A couple find themselves in one of those rural towns that King is so fond of writing about, only to discover that all the adults have been killed and the community is being run by a bunch of teenagers who worship a corn-God known as He Who Walks Behind the Rows.

It’s difficult to put Children of the Corn amongst the top tier of stories, because this deep into the anthology there have been several that are much better. This is too long and suffers from the pay-off not being worthy of the build-up. I can recommend it, but only just.

Recommended ⇑

Eagles, Chapter VI – The Long Run (1979)

Members: Don Felder, Glenn Frey, Don Henley, Timothy B Schmit, Joe Walsh

Timothy B Schmit joined the Eagles and original member Randy Meisner left before this album came out, so this felt even further removed from the original template of the band than Hotel California had been.

The Eagles had released their first five albums in five years. The Long Run was a troubled release and took three years to build, a truth that was fuelled by drug use and growing animosity between members. This was their last collection of new material until 1994.

The Long Run (Don Henley / Glenn Frey)
Lead – Henley
Overplayed and probably a little overrated, this is still a fine track, although Henley is resting on his vocal laurels here. 8
I Can’t Tell You Why (Don Henley / Glenn Frey / Timothy B Schmit)
Lead – Schmit
This is the debut lead vocal on his first album with the Eagles, and it instantly gives him the best win-loss record in the band. A great soulful song. 10
In the City (Joe Walsh / Barry de Vorzon)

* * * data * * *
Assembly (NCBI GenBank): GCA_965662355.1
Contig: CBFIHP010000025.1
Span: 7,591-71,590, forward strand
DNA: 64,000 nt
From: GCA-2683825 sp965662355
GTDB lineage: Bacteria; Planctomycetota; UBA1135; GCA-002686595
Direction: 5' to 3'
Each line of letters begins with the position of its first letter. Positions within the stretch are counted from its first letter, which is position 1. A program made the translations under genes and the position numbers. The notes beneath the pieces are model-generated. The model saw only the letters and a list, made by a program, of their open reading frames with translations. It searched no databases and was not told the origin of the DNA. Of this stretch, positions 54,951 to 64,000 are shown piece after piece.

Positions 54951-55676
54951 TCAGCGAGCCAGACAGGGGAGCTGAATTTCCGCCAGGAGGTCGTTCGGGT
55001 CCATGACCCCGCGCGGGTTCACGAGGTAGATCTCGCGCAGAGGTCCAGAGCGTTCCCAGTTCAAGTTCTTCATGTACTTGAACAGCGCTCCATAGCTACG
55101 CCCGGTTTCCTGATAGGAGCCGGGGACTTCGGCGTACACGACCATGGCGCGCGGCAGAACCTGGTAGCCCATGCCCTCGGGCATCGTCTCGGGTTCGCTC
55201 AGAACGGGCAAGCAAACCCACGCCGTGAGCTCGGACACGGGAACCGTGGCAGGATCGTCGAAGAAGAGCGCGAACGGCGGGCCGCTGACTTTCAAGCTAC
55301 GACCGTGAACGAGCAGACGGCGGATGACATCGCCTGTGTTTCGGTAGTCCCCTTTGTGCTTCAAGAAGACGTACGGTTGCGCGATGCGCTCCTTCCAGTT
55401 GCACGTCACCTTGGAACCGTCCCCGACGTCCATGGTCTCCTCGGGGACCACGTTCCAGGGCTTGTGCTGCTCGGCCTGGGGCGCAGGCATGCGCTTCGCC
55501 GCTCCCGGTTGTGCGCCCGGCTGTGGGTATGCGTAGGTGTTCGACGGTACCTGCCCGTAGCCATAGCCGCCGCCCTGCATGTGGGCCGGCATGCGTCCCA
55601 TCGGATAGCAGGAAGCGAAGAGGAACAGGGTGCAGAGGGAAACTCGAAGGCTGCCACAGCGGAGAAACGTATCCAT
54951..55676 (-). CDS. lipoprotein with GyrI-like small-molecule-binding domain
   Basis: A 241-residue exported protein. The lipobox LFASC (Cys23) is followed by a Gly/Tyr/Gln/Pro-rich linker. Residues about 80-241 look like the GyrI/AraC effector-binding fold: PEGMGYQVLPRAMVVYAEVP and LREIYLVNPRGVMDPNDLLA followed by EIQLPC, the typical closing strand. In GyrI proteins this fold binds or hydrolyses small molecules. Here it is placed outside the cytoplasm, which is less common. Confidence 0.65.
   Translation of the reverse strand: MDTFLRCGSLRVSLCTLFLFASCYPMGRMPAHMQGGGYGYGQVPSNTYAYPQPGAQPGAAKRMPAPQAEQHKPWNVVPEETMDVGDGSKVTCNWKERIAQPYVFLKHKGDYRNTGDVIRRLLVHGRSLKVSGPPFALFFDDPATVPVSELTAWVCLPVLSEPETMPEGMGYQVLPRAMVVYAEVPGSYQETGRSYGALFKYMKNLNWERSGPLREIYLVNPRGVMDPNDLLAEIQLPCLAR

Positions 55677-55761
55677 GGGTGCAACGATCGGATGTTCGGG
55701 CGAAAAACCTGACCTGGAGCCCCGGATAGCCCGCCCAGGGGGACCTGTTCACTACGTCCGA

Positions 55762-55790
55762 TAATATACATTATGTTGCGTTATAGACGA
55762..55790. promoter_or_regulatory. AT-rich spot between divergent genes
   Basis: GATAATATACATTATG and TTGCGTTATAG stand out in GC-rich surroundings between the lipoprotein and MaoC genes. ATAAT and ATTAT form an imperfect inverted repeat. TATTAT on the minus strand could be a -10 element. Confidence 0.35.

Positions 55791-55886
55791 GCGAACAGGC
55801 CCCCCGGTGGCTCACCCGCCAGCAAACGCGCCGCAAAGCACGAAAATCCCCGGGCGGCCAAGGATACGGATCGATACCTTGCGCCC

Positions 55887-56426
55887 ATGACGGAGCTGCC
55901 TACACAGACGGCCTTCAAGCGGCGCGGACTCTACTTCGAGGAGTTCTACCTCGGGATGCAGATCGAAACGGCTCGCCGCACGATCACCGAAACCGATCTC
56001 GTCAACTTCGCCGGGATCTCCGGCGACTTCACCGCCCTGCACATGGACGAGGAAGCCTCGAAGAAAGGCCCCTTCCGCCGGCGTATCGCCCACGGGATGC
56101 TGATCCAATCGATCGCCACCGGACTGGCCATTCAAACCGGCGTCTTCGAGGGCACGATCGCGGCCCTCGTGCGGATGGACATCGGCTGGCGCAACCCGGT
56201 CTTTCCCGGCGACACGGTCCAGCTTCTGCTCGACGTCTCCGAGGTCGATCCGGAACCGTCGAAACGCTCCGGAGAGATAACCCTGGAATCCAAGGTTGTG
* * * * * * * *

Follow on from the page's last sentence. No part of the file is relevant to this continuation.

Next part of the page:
Lead – Walsh
A decent Joe Walsh track that is probably better known as the song that plays through the end-credits of cult seventies movie, The Warriors. 8
The Disco Strangler (Don Henley / Glenn Frey / Don Felder)
Lead – Henley
This is a fantastic tongue-in-cheek diversion into the disco sound of the late seventies, but with a decidedly dark sting in the tail. Nobody else in the band could have sung this. 10
King of Hollywood (Don Henley / Glenn Frey)
Lead – Frey & Henley
One of my favourite Eagles tracks – a sombre tune about Hollywood starlets and the dark side of the business – that works even better because of the split vocal duties. It is accompanied by some great, evocative guitar work. 10
Heartache Tonight (Don Henley / Glenn Frey / Bob Seger / JD Souther)
Lead – Frey
This is a great party track and a standout moment from Frey that was destined to be an encore. It’s a nice light touch in amongst a lot of the heavier stuff that surrounds it. 8
Those Shoes (Don Henley / Glenn Frey / Don Felder)
Lead – Henley
Another very good dark turn on this album about the predatory nature of the singles scene. You have to love the use of the dual talkbox as well. 9
Teenage Jail (Don Henley / Glenn Frey / JD Souther)
Lead – Henley & Frey
Glenn Frey puts on the most sinister voice he can muster and dives into this obscure lyric. This track doesn’t get a whole lot of love, but I think it’s a good song on a great album. 8
The Greeks Don’t Want No Freaks (Don Henley / Glenn Frey)
Lead – Henley
With a title that probably wouldn’t fly in today’s more sensitive times, this is a lot less offensive than you may think. This is a party track, complete with piped in crowd noises, so it’s hard not to smile when it’s on. 8
The Sad Cafe (Don Henley / Glenn Frey / Joe Walsh / JD Souther)
Lead – Henley
This feels like the band tried to replicate the mood of the final track of Hotel California… except this is not in that song’s league. A competent ballad to bookend the album. 7

Overall: 86%
The Long Run is a much underated album. It’s not discussed as often as the band’s earlier releases, and certainly not as much as Hotel California, but this follow-up is almost as good, and the second best thing they have ever done.

Night Shift #15 – I Know What You Need…

Word count – 8,200 words

For the most part, I Know What You Need plays like a very creepy stalker story – the kind of thing that is a lot more prevalent now than it was when this was written in the early 1970s.

This mostly works, but the tale loses a little of its flavour for me in the final act, when King decides to throw some pseudo-voodoo in there to make sense of the narrative. I get it, but it just feels like he put a bow on the story when there really was no need.

I would have preferred that the story dissolved without a firm resolution, but it’s a minor quibble in an otherwise very good short piece that sits along with the best in the anthology thus far.

Recommended